The lawsuit brought by seven activists in 2010 challenges a sweeping surveillance and infiltration apparatus involving the Army and other divisions of the military, and local and state law enforcement. The apparatus relied largely, but not exclusively, on Army intelligence analyst John J. Towery (under the alias "John Jacob").
With much less fanfare than it received before the Democratic National Convention, the insurance policy protecting Philadelphia police from liability against a host of rights violations perpetrated against protesters was finally obtained last month by journalist Dustin Slaughter.
The $1.2 million insurance policy underwritten by Landmark American Insurance Company covered the Philadelphia Police Department for $5 million in case they were sued over excessive use of force or other rights violations.
Last week, the Municipal Archive of New York City found over one million "lost" pages—more than 520 boxes—documenting the New York Police Department's (NYPD) surveillance and infiltration of political groups during the 1960s and 70s.
Notably, the discovery comes just days after the federal court closed a rare comment period linked to a decades-old class-action lawsuit challenging the spying operations of the NYPD.
Federal Judge Charles S. Haight heard oral comments Tuesday in what was referred to as a “Fairness Hearing.” The hearing, which was open to any New York City resident or organization concerned about NYPD spying, stemmed from two class-action lawsuits, Raza v. City of New York and Handschu v. Special Services Division.
Wednesday, the Cleveland Police Department (CPD) allegedly unveiled its Republican convention security "plans" to the city's Safety Committee, but it left the public with a lot more questions than it answered.
In addition to "increased greater-than-normal protection in the neighborhoods" (which could be awkwardly read as heavier-than-normal patrolling of Black neighborhoods) and 12-hour work days for police officers, Deputy Chief Ed Tomba told NBC affiliate WKYC that, "We're not purchasing nerve gas" and "We're not purchasing tanks."
There’s little dispute today that we live in a National Security State. Unlawful police surveillance and infiltration of religious and political groups has become so common that it barely evokes outrage. Perhaps the most notorious perpetrators of unwarranted spying on Americans is the New York Police Department (NYPD), which continues to establish questionable counter-terrorism and counterintelligence units to spy on New Yorkers despite being repeatedly sued over it.
However, there’s a rare opportunity this month and next to voice opposition to NYPD spying practices. U.S. District Court Judge Charles S. Haight, Jr. recently issued a Notice of Fairness Hearing for which the federal court is seeking comment from the public.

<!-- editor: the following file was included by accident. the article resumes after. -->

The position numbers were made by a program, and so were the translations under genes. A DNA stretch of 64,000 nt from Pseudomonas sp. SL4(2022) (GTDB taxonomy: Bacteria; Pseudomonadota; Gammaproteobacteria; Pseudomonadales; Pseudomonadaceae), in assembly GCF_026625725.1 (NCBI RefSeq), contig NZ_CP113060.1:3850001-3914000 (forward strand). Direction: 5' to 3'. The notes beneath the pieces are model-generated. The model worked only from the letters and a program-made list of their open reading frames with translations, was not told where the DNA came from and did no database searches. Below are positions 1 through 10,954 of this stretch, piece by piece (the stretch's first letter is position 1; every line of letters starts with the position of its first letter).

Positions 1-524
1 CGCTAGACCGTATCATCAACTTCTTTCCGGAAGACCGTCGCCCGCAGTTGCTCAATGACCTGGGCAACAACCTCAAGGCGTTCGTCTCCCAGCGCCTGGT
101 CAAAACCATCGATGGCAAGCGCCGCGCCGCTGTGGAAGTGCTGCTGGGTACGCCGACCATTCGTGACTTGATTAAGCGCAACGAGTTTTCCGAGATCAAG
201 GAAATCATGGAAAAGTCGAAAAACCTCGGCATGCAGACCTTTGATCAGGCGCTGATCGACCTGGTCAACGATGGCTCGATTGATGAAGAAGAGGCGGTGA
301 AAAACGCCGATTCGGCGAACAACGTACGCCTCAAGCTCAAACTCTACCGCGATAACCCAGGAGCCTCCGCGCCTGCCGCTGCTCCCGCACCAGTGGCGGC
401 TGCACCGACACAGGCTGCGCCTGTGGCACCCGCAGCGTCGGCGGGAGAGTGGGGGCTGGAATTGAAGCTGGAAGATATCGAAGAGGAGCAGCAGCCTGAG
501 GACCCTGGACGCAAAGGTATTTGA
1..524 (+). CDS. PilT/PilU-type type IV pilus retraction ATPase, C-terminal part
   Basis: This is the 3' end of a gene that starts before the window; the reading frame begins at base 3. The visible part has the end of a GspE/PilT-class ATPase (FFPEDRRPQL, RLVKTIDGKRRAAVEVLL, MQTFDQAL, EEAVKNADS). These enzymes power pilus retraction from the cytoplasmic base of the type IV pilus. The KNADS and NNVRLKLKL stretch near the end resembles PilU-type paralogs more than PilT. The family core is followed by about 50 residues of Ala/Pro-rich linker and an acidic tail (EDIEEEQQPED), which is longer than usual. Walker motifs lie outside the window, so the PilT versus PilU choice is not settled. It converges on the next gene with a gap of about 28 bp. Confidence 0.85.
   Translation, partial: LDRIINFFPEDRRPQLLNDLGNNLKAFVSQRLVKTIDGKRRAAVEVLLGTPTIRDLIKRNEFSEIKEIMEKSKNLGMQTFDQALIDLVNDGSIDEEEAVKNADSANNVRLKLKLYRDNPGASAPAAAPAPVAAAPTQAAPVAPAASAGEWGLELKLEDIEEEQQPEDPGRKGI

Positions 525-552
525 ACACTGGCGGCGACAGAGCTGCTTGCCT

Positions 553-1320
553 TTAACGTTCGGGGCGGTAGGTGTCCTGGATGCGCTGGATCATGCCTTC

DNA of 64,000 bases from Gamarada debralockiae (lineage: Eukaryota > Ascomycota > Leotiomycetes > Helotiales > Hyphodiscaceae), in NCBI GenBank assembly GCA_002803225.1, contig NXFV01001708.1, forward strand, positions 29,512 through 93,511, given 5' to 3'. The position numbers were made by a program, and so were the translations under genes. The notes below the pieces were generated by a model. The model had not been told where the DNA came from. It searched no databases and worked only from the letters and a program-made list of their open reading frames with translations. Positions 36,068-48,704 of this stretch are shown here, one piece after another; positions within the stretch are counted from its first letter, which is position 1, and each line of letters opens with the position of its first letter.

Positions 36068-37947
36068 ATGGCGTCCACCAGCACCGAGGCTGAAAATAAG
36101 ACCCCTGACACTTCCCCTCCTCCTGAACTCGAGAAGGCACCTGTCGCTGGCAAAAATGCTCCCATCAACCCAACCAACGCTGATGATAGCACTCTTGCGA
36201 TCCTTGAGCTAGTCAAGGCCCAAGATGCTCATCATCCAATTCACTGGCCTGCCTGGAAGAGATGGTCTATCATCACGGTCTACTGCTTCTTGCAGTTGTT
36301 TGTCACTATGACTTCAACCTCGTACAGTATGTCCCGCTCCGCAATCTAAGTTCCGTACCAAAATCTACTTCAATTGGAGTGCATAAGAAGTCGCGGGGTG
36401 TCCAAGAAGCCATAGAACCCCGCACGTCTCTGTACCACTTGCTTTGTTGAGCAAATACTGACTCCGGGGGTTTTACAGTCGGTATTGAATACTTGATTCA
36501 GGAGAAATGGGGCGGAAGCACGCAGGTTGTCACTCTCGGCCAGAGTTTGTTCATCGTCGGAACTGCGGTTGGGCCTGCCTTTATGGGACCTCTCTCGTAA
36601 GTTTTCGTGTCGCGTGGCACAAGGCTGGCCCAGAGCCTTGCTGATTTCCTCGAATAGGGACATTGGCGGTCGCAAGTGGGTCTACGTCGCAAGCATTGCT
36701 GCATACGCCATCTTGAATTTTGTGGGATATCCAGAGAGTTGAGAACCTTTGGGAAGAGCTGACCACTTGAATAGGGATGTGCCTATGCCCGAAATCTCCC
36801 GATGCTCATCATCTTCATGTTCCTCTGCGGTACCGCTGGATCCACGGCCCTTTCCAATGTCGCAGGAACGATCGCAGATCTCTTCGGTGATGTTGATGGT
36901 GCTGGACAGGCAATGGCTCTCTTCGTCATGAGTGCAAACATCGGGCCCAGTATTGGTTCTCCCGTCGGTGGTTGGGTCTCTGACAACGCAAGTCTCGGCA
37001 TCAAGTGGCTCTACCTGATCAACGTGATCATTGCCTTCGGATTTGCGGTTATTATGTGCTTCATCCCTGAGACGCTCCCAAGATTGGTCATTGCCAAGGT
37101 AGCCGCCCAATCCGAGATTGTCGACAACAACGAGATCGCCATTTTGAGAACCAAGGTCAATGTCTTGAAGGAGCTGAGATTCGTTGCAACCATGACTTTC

Politically motivated surveillance is a prominent feature of today’s National Security State and is part of a playbook of tactics aggressively used by police against Muslims, dissidents, social change movements, and other targeted groups and individuals. Less known, but no less offensive or threatening is the government’s ongoing attacks against the sanctity of attorney-client privilege.
Efforts by government to monitor communications between attorneys and their clients – a violation of the Sixth Amendment to the U.S. Constitution – is unfortunately nothing new. State-sanctioned surveillance of lawyers and legal groups like the National Lawyers Guild (NLG) has been going on for decades. And, recent disclosures by The Intercept of meta-data and recorded communication between prisoners and their attorneys indicate that such Constitutional violations are still being carried out today, literally as we speak.
Police infiltration of political dissidents—one indicator of society’s failure to adhere to basic democratic principles—is on the rise in the twenty-first century and shows no signs of letting up.
Infiltration of political movements like Black Lives Matter and Occupy Wall Street illustrates the extent to which law enforcement will go in their efforts not just to seek information, but also to aggressively disrupt political organizing.
Last week, a Cleveland.com article asked if Tampa’s approach to policing the RNC 2012 protests would “provide a blueprint for Cleveland as it prepares to host the next Republican National Convention a year from now?”
However, that may be the wrong question to ask.
Activists who take their message to the streets should be pleased with an historic settlement agreement reached last week between the Partnership for Civil Justice Fund (PCJF) and the federal government with national implications. After nearly 13 years of litigation, the Department of Justice (DOJ) and the Department of the Interior agreed to “significantly change the handling of mass protests in the United States,” according to PCJF.